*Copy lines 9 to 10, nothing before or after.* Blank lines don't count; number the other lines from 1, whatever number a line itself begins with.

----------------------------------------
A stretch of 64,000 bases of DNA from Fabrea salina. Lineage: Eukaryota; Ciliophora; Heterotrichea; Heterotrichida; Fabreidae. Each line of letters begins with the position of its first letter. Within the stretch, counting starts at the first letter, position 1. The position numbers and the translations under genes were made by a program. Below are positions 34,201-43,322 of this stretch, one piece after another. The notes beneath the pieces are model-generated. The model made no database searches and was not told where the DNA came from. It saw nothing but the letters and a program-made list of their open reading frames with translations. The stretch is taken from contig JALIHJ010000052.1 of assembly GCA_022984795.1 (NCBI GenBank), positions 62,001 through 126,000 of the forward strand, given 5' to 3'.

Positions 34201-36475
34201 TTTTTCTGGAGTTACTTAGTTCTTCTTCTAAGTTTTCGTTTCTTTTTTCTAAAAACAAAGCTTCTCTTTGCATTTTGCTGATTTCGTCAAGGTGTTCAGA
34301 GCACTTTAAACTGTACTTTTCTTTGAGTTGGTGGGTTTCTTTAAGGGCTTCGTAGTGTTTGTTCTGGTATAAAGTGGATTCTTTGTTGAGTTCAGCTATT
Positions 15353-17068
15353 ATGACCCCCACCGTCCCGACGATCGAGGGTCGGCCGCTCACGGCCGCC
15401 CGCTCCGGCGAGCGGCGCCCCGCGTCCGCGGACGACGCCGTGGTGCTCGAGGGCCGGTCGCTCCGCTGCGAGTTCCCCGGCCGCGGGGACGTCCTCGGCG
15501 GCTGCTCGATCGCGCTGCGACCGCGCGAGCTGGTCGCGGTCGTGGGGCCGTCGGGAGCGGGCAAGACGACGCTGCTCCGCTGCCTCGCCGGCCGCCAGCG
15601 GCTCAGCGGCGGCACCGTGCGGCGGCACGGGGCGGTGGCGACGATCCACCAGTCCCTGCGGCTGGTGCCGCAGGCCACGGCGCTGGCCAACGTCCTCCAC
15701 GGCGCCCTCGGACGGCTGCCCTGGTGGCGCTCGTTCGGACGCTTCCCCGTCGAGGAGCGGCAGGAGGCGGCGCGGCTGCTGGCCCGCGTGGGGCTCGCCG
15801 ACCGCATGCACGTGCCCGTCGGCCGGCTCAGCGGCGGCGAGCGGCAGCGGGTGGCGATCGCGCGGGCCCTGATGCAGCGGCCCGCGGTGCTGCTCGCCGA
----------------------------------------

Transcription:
15601 GCTCAGCGGCGGCACCGTGCGGCGGCACGGGGCGGTGGCGACGATCCACCAGTCCCTGCGGCTGGTGCCGCAGGCCACGGCGCTGGCCAACGTCCTCCAC
15701 GGCGCCCTCGGACGGCTGCCCTGGTGGCGCTCGTTCGGACGCTTCCCCGTCGAGGAGCGGCAGGAGGCGGCGCGGCTGCTGGCCCGCGTGGGGCTCGCCG